Our views should not be influenced by others or by media reports.

If you are used to reading my articles, you know that I am a strong advocate for choices and that there are consequences for bad choices and bad behaviors. I am, in no way, saying that’s not the case. You commit acts that are against the law, absolutely you need to receive punishment.

I will say what I have told my boys: “The action is bad (or undesirable) but that does not mean you are.”

Certainly, there are “bad” people, they are not to whom I am referring.

There are people that have gotten mixed up in the wrong crowd and have made bad choices that, unfortunately, carry life-long consequences.

There are people who get mixed up with substances, have a difficult time with abstinence, and during substance abuse have engaged in behaviors they most likely would not have if not under the influence. The action of “bad” does not mean that this individual is inherently “bad.”

I worked in a maximum security prison in North Carolina right after I obtained my Master’s Degree. The prison was for 18-to-23-year-old males, and they were incarcerated for either murder or rape or both. These are certainly bad behaviors. I did individual and group therapy with these individuals. I spent a lot of time alone with many of these individuals. I remember telling someone from home that I really loved my job. I still love that job and would return to the forensic environment if ever given that opportunity.

Does this mean that I “liked” the individuals incarcerated? I enjoyed my interactions with these individuals therapeutically and I was able to see changes in some individuals in this particular setting. I saw what taking someone out of their environment and circumstances could do for some individuals. I saw what potential some of them were able to have if their environment and circumstances were different. I read court documents and stories that would break your heart. If these individuals were to return to that environment and circumstances, would they continue the path they had chosen prior to being incarcerated? Most likely. Were they “bad” people? Some of them certainly were. Some were people that made bad choices, were in families in which they were instructed to do certain bad behaviors, and some were caught up in extreme substance abuse. Their stories were all different. Did they have the ability to change? Absolutely, some of them did. Others, the true sociopaths, no.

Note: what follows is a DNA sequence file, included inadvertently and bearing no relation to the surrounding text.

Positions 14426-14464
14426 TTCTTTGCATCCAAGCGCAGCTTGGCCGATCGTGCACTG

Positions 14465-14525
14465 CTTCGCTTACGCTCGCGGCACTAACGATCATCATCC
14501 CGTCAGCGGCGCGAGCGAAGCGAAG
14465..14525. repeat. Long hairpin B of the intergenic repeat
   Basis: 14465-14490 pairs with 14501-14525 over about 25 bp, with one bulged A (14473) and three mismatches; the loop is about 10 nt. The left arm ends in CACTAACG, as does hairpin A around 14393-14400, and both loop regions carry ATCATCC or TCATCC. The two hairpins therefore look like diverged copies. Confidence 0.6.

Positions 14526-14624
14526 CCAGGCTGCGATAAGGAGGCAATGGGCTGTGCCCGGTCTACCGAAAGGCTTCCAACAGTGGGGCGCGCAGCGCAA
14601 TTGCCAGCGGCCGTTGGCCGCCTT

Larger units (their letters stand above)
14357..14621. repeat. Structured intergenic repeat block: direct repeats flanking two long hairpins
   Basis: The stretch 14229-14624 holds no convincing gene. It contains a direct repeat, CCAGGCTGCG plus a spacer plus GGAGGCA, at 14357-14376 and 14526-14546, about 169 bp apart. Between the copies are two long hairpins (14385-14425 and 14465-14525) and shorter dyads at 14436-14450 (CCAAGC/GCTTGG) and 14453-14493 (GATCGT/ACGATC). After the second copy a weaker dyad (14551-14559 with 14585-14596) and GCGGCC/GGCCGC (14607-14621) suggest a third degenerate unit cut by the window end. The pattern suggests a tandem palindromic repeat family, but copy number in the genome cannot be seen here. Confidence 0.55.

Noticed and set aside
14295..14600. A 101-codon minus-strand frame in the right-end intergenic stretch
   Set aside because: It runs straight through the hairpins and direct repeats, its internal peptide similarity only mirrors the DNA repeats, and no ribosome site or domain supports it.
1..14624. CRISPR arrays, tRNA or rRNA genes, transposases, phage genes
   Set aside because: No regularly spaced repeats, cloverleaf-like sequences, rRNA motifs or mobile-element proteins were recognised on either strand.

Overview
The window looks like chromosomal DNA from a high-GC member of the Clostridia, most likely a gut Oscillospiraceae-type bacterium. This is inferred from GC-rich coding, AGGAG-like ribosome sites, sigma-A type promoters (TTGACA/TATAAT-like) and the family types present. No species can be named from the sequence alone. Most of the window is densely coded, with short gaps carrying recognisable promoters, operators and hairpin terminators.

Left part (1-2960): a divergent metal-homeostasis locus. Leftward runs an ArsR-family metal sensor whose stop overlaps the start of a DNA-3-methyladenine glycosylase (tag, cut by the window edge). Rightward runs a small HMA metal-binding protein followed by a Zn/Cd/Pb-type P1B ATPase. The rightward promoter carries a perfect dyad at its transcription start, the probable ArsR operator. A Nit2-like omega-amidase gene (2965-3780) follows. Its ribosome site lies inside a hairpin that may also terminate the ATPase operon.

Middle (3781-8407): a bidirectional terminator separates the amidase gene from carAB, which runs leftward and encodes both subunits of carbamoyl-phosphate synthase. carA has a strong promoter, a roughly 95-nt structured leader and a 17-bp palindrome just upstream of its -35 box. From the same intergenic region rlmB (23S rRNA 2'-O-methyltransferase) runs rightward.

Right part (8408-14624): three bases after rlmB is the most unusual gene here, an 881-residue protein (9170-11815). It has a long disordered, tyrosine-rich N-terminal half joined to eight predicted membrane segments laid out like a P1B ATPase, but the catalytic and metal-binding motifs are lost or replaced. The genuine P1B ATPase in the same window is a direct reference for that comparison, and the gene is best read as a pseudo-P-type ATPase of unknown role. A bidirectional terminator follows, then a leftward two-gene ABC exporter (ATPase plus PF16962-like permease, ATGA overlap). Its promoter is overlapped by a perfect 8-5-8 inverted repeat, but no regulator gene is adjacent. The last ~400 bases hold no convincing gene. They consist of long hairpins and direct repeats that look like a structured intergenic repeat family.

It is not our job here to judge people on what they have done (unless of course you wear the black robe and have schooling for that), or why their story changed from when we knew them until now.

The ability to see what is in an individual and to draw out their potential is something we should all strive for.

The ability to hang on to what we know of someone whose story has grossly changed since we had encounters with them is important.

The ability to continue to show kindness to those that the world has decided is no longer worthy of, it is a remarkable gift.

You decide how to treat people whose stories have taken a turn but, please, always remember your story, your chapter, could certainly take a turn, and how would you want to be treated?

Kari Swanson is a Master’s level clinician with 25 years of working in the mental health field. She is the founder of CORE–Choosing Openness Regarding Experiences which is a non-profit organization with the mission to provide mental health awareness and suicide prevention education to Warren County.